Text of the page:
Q: I'm getting new tires on my Z, do I need to do anything to the TPMS sensors? Do they need recalibration?
A:
No, there's nothing that needs to be done. The sensors are mounted to the wheels, not the tires.


Q: I have a 2007 (and later) 350Z and I can't find the tire pressure display in the triple-meter.
A:
Sadly, that feature is no longer available to you. Starting in 2007, the individual pressures are no longer displayed. All you get is the low pressure warning from the system.

Q: I have two sets of wheels and sensors, can I reset the sensors myself?
A:
Yes, there is now a tool your can buy that allows you to do it. ATEQ TPMS Quickset tool http://www.ateq-tpmsreset.com/

There are also a couple of threads on newly discovered DIY methods.
https://my350z.com/forum/brakes-and-...ring-tpms.html
http://g35driver.com/forums/wheels-t...ial-tools.html

Last edited by DavesZ#3; 06-10-2011 at 03:49 PM.
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Old 05-22-2007, 06:59 PM
  #36  
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Q: I installed an intake (popcharger, CAI, intake tube, etc) and I hear a whistling sound. Is that normal?

A:
Yes, totally normal when any kind of aftermarket intake is installed.

In fact, the sound was always there, you just couldn't hear it with your stock intake.
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Old 10-02-2007, 06:01 AM
  #37  
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Q: What is the best looking wheel for my 350z?

A:
This is a personal choice question and what may look good to one person may look like crap to another. Best bet would be to look at the pictures posted here and make up your own mind. Be sure to also browse through the offsets and sizes as well to ensure you are getting a wheel that fits.

Edit: You can also start your search here: https://my350z.com/forum/wheels-and-tires/254081-wheel-thread-index.html

Last edited by DavesZ#3; 10-10-2007 at 04:35 PM.
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Old 11-29-2007, 05:11 PM
  #38  
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Q: My clutch pedal SINKS TO THE FLOOR on my 07 / VQ35HR!! The dealer is giving me the runaround!! What do I do?

A:

This issue seems to have a solution now:
https://my350z.com/forum/vq35hr/328151-recall-on-slave-cylinder.html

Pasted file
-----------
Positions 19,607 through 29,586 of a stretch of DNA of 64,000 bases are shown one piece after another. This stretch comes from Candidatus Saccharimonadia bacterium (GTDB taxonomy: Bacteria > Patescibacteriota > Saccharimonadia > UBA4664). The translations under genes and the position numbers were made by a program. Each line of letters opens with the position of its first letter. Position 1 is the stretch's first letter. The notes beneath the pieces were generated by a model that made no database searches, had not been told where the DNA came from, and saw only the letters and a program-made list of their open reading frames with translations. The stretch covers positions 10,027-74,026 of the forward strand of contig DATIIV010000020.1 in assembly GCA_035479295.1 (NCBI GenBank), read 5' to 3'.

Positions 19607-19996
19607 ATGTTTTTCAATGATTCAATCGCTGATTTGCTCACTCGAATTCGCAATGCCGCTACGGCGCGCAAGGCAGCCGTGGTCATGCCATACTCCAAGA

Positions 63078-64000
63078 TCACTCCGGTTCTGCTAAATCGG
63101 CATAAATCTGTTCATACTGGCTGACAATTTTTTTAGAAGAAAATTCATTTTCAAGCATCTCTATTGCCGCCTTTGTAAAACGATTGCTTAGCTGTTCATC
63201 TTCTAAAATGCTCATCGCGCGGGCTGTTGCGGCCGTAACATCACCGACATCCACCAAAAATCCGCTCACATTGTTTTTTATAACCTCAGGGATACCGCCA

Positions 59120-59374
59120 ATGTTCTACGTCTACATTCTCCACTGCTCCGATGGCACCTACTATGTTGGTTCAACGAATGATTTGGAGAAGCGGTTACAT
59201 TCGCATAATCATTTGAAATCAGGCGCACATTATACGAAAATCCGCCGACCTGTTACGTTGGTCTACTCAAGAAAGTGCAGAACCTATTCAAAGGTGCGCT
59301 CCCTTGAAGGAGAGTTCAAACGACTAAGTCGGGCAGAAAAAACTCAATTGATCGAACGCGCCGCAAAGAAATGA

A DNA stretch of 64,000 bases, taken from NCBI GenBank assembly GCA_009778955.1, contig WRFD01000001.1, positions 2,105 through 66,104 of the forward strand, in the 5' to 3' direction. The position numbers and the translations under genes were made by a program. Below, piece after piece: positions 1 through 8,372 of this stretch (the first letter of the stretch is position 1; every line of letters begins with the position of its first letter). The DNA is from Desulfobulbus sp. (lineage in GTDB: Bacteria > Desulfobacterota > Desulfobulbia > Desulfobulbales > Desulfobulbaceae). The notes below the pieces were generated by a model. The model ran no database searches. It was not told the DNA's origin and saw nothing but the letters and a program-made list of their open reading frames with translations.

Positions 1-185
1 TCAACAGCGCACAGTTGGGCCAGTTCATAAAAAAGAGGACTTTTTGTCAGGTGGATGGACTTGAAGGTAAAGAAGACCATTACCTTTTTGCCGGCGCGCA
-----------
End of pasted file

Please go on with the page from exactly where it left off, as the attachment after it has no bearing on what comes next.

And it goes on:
You may file a complaint HERE, but since there is a recall you might not need to:
https://my350z.com/forum/vq35hr/316071-make-an-official-complaint-to-the-nhtsa-07-clutch-issue.html

Last edited by Wired 24/7; 03-14-2008 at 03:49 PM.
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Old 12-18-2007, 02:33 PM
  #39  
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Q: I got a check engine light and it says theres a problem on (Bank 1 or bank 2). Which side is bank 1 and which side is bank 2?

A: Bank 1 is the passenger side and Bank 2 is the driver's side (US vehicles).

For future reference, the side with cylinder #1 is always "Bank 1". (Thanks DraGonAlchemist)
Attached Thumbnails The Top 100 Common Questions-pg109.jpg  

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Old 12-28-2007, 11:58 AM
  #40  
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Q: Will stalling out numerous times in a short amount period give me a "Check Engine" light?

A: Don't ask me how I know, but yes. If you stall it many times in a row with a MT, the light will click on. Instead of dropping $100 on getting a diagnostic, disconnect the positive battery cable, click on the headlights to remove any electricity from the charging system, and then reconnect the battery. This will reset the computer, the light will go off, and unless something else is wrong with the car, the light will not come on again. I think that process is universal for all cars, and it has worked so far.""""""""""""

!!!!!wait wait. .dont try and do that if you ever go for an inspection OBDII style . .because even though you disconnect the battery. .your vehicles computer will save the code as pending in the back round even though your engine light has gone off. .and will only return IF the problem occurs again. .but if you go for an inspection the OBDII will pick that code up and if you either live in CALI or East coast sections. .NY NJ. .you'll end up failing. . .Local AUTOZONE's reset engine lights for FREE!!!

Last edited by DavesZ#3; 01-05-2008 at 10:35 AM.